After last year’s Charlottesville protests, the channel devoted a long segment to criticism of Trump’s response. A recent episode looked at links between Trump’s former lawyer, Michael Cohen, and a Russian oligarch and an update on the Mueller investigation led the hour.

In covering Trump’s recent meeting with Kim Jong-Un, the show echoed the skepticism of America’s mainstream press. Their correspondent in Singapore even slipped into a healthy dose of sarcasm, nothing that the summit generated few concrete agreements, “yet much was beautifully stated about the sunny future.”

It is hard to find examples of RT or other international-facing Russian government media outlets running similarly critical coverage of Vladimir Putin.

Truth is the best propaganda

Editorial objectivity is protected, say Current Time executives and defenders, by a metaphorical “firewall” that separates journalists from government policymakers. And the stated idea that balanced, fact-based journalism can serve a foreign policy agenda is hardly new. The U.S. government claims to have been pursuing this approach for decades. “We must make ourselves heard round the world in a great campaign of truth,” said U.S. President Harry S. Truman in 1950, as he called on the nation to rally against propaganda promoting communism. In an interview earlier this year, Current Time feature programming director Kenan Alyiev told the National Review that “We don’t do propaganda. We believe that truth is the best propaganda.”

But there are caveats. Journalists working for U.S. government-funded broadcasters still have to observe certain big-picture parameters aligning with American policy positions, according to Jeffrey Gedmin, a former president of RFE/RL. “There’s no such thing in my job,” Mamonov told me, “as countering Russian propaganda. I do news.”

As an example, he cited reporting about NATO’s operations in Afghanistan by Radio Liberty’s Afghan service. It would have to clarify that troops from the U.S.-led alliance are not there “for imperial conquest, not to take oil or dominate territory,” said Gedmin, and that “NATO has been invited by” the Afghan government.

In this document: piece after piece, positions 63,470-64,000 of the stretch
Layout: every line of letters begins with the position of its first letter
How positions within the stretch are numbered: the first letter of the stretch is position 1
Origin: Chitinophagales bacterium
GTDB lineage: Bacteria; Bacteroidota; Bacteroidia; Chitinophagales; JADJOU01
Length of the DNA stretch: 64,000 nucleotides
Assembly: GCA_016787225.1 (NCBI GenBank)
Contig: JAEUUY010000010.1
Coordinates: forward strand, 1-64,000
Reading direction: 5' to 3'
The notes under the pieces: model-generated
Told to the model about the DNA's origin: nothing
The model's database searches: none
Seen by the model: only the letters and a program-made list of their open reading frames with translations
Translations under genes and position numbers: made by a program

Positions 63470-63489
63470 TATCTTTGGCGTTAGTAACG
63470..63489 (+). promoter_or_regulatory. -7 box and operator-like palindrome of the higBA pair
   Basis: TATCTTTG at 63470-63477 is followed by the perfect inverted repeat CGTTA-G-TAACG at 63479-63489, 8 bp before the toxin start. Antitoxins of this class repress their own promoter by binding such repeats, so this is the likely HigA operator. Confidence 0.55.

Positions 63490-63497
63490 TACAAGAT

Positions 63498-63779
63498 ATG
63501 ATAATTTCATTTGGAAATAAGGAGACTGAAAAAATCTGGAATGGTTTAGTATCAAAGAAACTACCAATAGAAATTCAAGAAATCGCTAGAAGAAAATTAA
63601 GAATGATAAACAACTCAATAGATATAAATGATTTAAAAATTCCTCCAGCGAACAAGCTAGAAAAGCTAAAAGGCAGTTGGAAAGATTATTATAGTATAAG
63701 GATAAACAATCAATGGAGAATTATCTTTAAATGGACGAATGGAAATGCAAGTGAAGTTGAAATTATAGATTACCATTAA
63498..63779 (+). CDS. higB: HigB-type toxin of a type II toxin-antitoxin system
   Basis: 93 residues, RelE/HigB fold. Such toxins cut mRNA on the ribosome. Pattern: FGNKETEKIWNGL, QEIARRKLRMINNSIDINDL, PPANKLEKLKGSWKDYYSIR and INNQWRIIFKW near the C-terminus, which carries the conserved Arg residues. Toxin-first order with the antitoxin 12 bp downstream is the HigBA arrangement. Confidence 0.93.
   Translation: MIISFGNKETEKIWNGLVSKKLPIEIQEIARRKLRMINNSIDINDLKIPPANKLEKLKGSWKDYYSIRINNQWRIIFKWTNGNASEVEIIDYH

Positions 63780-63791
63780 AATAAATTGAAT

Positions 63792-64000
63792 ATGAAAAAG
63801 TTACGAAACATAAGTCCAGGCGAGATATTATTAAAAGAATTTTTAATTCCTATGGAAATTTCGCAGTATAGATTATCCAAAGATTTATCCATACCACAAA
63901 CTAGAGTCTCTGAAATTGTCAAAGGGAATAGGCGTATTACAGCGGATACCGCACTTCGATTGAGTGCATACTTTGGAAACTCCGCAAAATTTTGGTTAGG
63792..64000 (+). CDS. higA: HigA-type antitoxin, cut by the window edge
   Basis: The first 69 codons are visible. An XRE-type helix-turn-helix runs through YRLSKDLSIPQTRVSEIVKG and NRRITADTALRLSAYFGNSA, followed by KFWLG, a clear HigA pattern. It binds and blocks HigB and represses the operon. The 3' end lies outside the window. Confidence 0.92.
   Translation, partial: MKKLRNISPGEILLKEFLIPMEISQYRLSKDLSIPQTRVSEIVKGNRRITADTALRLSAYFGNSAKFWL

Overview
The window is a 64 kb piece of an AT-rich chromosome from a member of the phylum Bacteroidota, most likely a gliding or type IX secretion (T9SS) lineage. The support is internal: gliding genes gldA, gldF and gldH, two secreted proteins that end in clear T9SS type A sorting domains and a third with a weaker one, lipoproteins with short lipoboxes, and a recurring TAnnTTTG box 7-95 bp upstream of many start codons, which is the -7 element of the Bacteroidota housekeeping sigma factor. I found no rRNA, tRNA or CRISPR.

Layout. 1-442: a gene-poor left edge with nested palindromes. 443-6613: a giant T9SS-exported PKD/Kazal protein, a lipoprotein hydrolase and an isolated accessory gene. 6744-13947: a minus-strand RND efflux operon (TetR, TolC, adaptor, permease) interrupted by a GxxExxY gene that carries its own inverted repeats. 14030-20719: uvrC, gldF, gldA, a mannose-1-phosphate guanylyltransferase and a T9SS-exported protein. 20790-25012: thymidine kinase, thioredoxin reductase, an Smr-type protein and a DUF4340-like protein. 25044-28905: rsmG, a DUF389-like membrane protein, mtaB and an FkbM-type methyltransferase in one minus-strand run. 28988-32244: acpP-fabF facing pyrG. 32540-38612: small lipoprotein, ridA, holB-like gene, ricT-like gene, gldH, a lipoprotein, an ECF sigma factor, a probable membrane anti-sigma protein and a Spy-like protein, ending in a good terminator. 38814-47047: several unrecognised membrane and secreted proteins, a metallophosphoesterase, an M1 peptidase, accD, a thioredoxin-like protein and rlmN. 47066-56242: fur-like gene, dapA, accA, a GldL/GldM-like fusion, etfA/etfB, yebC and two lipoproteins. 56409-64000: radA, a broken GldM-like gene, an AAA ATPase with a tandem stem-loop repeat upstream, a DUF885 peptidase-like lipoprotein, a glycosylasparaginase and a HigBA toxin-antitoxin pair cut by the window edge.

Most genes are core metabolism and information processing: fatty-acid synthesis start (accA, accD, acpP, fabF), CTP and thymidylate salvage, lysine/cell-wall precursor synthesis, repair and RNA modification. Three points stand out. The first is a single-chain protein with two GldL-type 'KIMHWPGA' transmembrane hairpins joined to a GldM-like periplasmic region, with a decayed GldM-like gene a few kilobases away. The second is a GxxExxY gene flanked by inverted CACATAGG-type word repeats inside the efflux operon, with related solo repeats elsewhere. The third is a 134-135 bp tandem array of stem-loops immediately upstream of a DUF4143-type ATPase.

Still, Current Time maintains a stated commitment to balance and a level of transparency you won’t find from RT or other Russian government-funded outlets. For instance, the mission statement for Voice of America (VOA) says “it will present the policies of the United States clearly and effectively, and will also present responsible discussions and opinion on these policies.”

But with Current Time effectively split between different locations and management bodies, critics point to a divergence in editorial approaches within the channel.

There have been questions over the balance of Current Time’s reporting on Russia itself that is produced from the channel’s offices at RFE/RL headquarters in Prague (distinct from the “Current Time America” program run from the VOA offices in Washington D.C.). Much of its coverage of Russia has the feel and tone of an opposition media outlet, according to Gatov, with the goal of showing “that your rival, your competitor, is bad.”

“The work of Current Time, as well as the work of Russia Today in America or anywhere in the world, provides disturbance, provides negation, and cynicism,” Gatov said. In his view, this approach invites a counterproductive backlash from viewers.

Current Time director Daisy Sindelar responded that “Current Time aims to provide Russian-speakers with an alternative to Kremlin-controlled media. This means providing balanced and factual reporting about the political developments and social issues — positive and negative — that most impact our viewers’ day-to-day lives.”

The Broadcasting Board of Governors executives, too, try to toe the line between embracing information warfare and maintaining the organization’s self-perception of objectivity. Their 2018 budget request for Current Time reflects the fact that the channel exists largely as a reaction to Russia’s information operations, but emphasizes the importance of “balanced, accurate, topical, and trustworthy information.”

Current Time’s mission is split between the political task of countering Kremlin narratives and the more humble mission of providing a service to its Russian-speaking audience. Back in his studios on Capitol Hill, Mamonov is clear about which of these missions he identifies with: “There’s no such thing in my job,” he told me, “as countering Russian propaganda. I do news.”

For decades, the coverage of U.S. government-funded broadcasters has been underpinned by the broad ideological beliefs of American foreign policy, coating U.S. interests in the language of democracy and human rights.

But these underpinnings are increasingly vulnerable. Trump has so far been disdainful towards efforts to promote democracy. And there have even been fears that he would try to turn U.S. government-funded media into an overtly partisan propaganda arm.

Current Time and its sister outlets also face domestic pressure from conservative voices who have long criticized what they see as liberal bias in their programing. The Trump administration has recently indicated it will nominate Michael Pack — an ally of Trump’s former aide Steve Bannon — to head the Broadcasting Board of Governors, and critics feared this will lead to the Voice of America’s being turned into President Trump’s political megaphone.